RJD writes:

Good morning, Chris,

Some bad news this morning at my daily coffee stop, It’s A Grind, at Carefree Highway and I-17. Pat, the owner, notified me that today would be their last day. The economy and high cost of the build out have forced them into this decision. It’s really too bad, despite being a franchise, this place really had a independent feel to it.


Thanks for letting us know Richard.

It’s A Grind
3170 W. Carefree Hwy
Phoenix AZ, 85086
Phone: (623) 580-0063

Arizona Coffee

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  1. Another one bites the dust.

    I am wondering if the economy is being given credit for what would be a normal summer slump. Lots of people are seeing effects of a bad economy, but is it actually hurting this industry as bad as a hot day does?

  2. Brandon

    Last summer we had a 20% decline in our sales, this summer we’re at 32% and it’s not over… 12% difference is a lot to handle for any business owner, so I would have to give the current state of the economy some credit. It’s too bad to see another shop close…

  3. Victor

    I dunno about the general state of the economy being a factor. By looking at large shopping mall parking lots, one would think it was a week before Christmas. I would say it’s more heat related.

  4. Victor

    Oh yeah, besides the heat. I believe a number of cafes opened up during the peak of the housing bubble when folks used the equity in their homes and real estate dealings to fund their businesses. Now we’re seeing a correction. Certainly not in all cases, but definitely a significant amount of them. I don’t believe for a second the economy is as bad as the press would have us believe.

  5. Victor, I think its bad right now, but a LOT of it has to do with this housing stuff. People who aren’t affected by that industry probably aren’t feeling it as much. I imagine carefree is one of those effected areas. My company has been hit by the economic downturn both in the banking and housing sectors. One hurts the other. It is their own faults, but there is a lot of “thems” out there.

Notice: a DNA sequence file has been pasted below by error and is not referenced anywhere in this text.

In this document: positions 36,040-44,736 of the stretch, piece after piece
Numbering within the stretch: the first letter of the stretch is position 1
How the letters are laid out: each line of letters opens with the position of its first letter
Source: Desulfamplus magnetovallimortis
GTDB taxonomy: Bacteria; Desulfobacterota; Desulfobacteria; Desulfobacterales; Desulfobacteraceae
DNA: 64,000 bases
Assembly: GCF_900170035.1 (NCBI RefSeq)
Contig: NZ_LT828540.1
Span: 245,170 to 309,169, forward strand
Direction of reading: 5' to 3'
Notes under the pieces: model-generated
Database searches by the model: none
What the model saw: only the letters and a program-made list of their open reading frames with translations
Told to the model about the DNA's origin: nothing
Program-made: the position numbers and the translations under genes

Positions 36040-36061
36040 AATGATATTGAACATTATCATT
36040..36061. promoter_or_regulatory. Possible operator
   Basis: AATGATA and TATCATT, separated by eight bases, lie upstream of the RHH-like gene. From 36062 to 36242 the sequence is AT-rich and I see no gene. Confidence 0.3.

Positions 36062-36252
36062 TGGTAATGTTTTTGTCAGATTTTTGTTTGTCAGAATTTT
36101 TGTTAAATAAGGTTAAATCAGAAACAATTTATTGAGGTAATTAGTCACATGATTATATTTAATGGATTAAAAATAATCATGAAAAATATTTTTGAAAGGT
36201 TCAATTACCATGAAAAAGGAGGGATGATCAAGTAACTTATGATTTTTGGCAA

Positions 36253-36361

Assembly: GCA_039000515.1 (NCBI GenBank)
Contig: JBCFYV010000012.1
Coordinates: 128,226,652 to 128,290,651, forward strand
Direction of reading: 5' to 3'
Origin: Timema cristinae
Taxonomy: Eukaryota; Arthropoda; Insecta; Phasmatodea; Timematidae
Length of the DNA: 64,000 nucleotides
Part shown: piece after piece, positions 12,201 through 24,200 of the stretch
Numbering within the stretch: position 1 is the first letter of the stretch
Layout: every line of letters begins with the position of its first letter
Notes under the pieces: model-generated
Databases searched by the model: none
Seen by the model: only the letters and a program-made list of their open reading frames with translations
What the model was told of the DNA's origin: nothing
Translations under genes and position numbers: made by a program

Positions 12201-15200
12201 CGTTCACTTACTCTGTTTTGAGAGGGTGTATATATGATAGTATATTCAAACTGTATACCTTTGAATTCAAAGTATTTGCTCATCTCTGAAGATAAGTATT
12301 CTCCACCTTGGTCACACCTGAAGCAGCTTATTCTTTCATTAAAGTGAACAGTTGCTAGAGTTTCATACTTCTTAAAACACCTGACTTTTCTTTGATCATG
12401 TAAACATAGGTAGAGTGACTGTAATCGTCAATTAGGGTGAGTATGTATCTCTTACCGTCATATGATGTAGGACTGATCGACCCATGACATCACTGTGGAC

6. RJD

    I just stopped by with my family for a final drink and a chat with Pat, the owner. What a great guy.

    Cheers, Pat. You will be missed.

  7. Damn, another one. This saddens me really.

  8. Steve

    The unfortunate situation was mentioned in the original blog. The cost to build a “Its a Grind” is entirely to high for a coffee house, secondly (and this comes from a former owner) It’s a Grind requires its franchisee owners to purchase from specific vendors at pre-negotiated prices (again un-fair and unfortunate). I too often visited one close to me at Northern and the 101 and the former owner now manager expressed to me that It’s a Grind grew too fast just like Cold Stone Creamery.

    I wish owners of that shop the very best.

  9. Mary Clark

    Wow! I just posted a message a few days ago about how much I miss INZA Coffee and here they go again…
    My best wishes to the owners of Its a Grind.

  10. Hello Folks. This has been an interesting summer indeed. Who knows the real story behind each of these closures? Like most incidents in life the reason is due to multiple causes. The economy and the psychosis related to this is a great challenge to the indie. I know that whoever is still standing at the end of all this, will grow again. There will be people that will open new coffee shops and they will perhaps pay more attention to; location, business plan and marketing strategies. Victor is right, home equity lines of credit are the main source of financing for many of the businesses that I have helped open in the past. The summer is almost over and Arizona is not a bad market. Starbucks closed only one store in our state.

  11. The franchise system in the United States is another unfortunate process that corporations use to separate people from their money. I am a capitalist in so many ways, but Franchise agreements tie your hands in so many ways: often, your location is chosen for you by statisticians and a corporate “real estate department” that hasn’t been to Phoenix in years, you don’t need/have to produce a business plan (“We take care of that for you!), and it’s harder to get out than the Mafia. Closing is often the only way out.

    Our industry may have (relatively) large margins, but the price points are so low, it requires a great number of customers to hit your break-even point. It’s easy to see how an unscrupulous vendor/franchisor/landlord can impact a business enough to keep it out of the black.

    How many of us signed a bad merchant processing agreement, or paid a premium price for a piece of inferior equipment? School of hard knocks is putting it lightly.

  12. I have a neighbor whose air conditioner died last month. She lost all of her inventory (chocolate-candy store), and was closed for three weeks while the landlord got a new air conditioner installed. Now the landlord wants her to sign a new lease WITH THE NEW A/C PRICE BUILT IN! I think she’s gonna just stay closed.

    Also, my dad was golfing with some Air Force buddies back east, and one of these guys is a retired B-52 pilot who now owns an It’s A Grind. He is telling the same story about high franchise fees, fixed vendor prices and little to no margin for himself. He’s frustrated, but he loves the coffeee business.

  13. The location in Marana (Cortaro and I-10) has closed…